If you have the chance to travel through south Italy in the area between Puglia and Basilicata well know for its stones and rocky churches, among tuff quarries and wide plateaux, you might spot some strange swifts up in the sky.
There are motionless outlines of several birds of prey among thousands of electricity pylons and kilometres of overhead cables.
While you are driving along all those half-empty roads, you can be easily surprised by the large amount of birds living in this territory.
It’s seems like you are travelling through a drab landscape, especially in August.
In this period in fact there is no green on the ground because of the drought and there are just one or two figures to be seen walking across the fields, among old empty manor farms and magnificent holiday farms, between many deep gullies and secular olive groves.
Hither and thither there are fire and smoke.
Here it’s easy to see the silhouette of the lesser kestrel.
It flies in the face of the wind, light as a feather, then it comes to rest, leaves again and flies about above the land, as if it is playing with flames.
I follow its spectacular flight with binoculars; unlucky grasshoppers are eaten in an unusual and peculiar manner.
The prey is caught with the claws and devoured with the beak with legs stretched and head bounded and then the quarry is carefully eaten up in flight; stodgy parts and pieces of straw are discharged in the air and they slowly land on the ground.
I noticed many times how the lesser kestrel capitalizes on farmer’s habits.
In midsummer the soil is prepared for sowing and farmers burn the brushwood before ploughing; that is an ancient method, which means that the straw of the corn just reaped is arranged in many long, parallel heaps and it is slowly burnt; so grasshoppers have no time to escape from the flames and they are stuck between the fire lines.
Kestrels are well-aware of this natural trap and they take advantage of it to have an appetizing feed-up.
These birds’ nosedives are sometimes proceeded by grasshoppers’ leaps right into the fire while they are trying to escape from the predators-so out of the frying pan into the fire!
I have no proof but it seems this bird of prey appreciate mainly grilled grasshoppers.
I tried to count how many insects can be easily be caught in such circumstance-dozen and dozen in only an hour’s time.
Kestrels could hardly reach that number in a whole day without fire and flames, as a matter of fact grasshoppers camouflage themselves well in the fields and they minimize their movements just to avoid predators.
The lesser kestrel takes advantage of this chance: where there is smoke there is fire and where there is fire there is food galore, so that dozens of birds head straight toward the fields with no competition-there will be food for everyone.
I learnt from them so when I want to take some good photos I have to do nothing but point at the smoke columns and acrid smell of fire.
Other birds avail themselves of the opportunity as well; they hunt big prey which ramble in the countryside frightened by flames.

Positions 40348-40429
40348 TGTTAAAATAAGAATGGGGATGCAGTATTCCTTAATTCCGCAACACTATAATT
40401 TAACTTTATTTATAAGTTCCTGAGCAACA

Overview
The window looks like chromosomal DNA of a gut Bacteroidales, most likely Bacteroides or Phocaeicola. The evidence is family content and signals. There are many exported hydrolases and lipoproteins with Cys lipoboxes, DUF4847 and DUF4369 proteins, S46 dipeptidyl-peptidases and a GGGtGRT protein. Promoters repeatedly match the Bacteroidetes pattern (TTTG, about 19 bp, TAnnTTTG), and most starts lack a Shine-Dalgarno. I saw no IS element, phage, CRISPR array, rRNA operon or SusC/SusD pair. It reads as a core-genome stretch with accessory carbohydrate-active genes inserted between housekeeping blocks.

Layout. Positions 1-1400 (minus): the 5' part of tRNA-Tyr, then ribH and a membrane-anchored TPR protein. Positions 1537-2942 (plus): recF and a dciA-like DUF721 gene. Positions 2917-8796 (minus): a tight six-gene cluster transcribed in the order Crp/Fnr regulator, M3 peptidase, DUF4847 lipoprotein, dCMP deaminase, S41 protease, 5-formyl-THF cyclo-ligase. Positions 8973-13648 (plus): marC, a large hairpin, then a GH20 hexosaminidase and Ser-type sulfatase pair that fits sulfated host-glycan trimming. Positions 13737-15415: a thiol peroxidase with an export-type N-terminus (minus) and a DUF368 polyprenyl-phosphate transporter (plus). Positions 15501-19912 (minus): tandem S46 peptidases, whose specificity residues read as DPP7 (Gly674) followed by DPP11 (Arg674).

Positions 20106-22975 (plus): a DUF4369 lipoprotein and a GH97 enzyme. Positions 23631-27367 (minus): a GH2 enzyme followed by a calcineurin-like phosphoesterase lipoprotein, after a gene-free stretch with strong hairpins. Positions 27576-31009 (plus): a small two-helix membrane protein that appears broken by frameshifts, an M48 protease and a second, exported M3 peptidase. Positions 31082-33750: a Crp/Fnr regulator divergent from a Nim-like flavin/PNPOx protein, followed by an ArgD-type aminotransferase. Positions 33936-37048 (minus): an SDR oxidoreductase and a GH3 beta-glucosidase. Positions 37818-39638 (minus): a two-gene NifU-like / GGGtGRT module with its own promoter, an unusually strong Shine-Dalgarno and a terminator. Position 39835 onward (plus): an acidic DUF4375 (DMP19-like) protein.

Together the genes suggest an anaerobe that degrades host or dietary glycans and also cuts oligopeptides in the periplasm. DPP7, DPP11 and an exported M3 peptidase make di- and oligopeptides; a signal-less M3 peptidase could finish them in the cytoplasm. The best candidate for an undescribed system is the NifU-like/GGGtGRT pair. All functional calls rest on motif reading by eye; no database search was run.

So you can easily observe the flight of the common buzzard “Buteo Buteo”, the black kite “Milvus Migrans”, the red kite “Milvus Milvus”, the honey buzzard “Pernis Apivorus”; waiting on electricity cables there are the lesser grey shrike “Lanius Minor”, the European roller “Coracias Garrulus”, the European bee-eater “Merops Apiaster” and so on.
There are obviously the cunning carrion crows and even some foxes.
Therefore this old tradition of burning stubbles creates an amazing attraction for predators and nature photographers like us too.
I can’t tell if this is a real advantage for farmers but I do know for sure the lesser kestrel really takes advantage of it; in fact it gains strength and power before setting off on the long journey to Africa, after the weariness of reproduction.
Besides this peculiar habit I have to point out that these tiny predators are very closed to men; the majority of falcons living in this territory in fact build their nests in old centres of many small towns and mainly in Matera centre.
If you have the chance to visit this town of stones and rocky churches, I suggest you don’t let this opportunity slip away: peer into the deep gully in the twilight so that you can admire the beauty of nature and landscape and observe the birds of prey leaving in the morning and coming back in the evening.
There are hundreds of specimens going hunting in the fields nearby all day long; at dusk they come back to spend the night on roofs and city trees, where they can get a safe shelter.
If you want to take nice shoots of the falcons you need a telephoto lens (500 mm) and a normal lens (28-70 mm) for landscape and I also suggest a macro lens for close-ups (100 mm or 200 mm) and good binoculars.
It could be a great chance to uncover one of the most enchanting landscapes of our beautiful country.
You can spend a whole week just relaxing even in midsummer in the ancient town of Matera which lies between the deep gully of Laterza , the Murgia Park and the San Giuliano Oasis.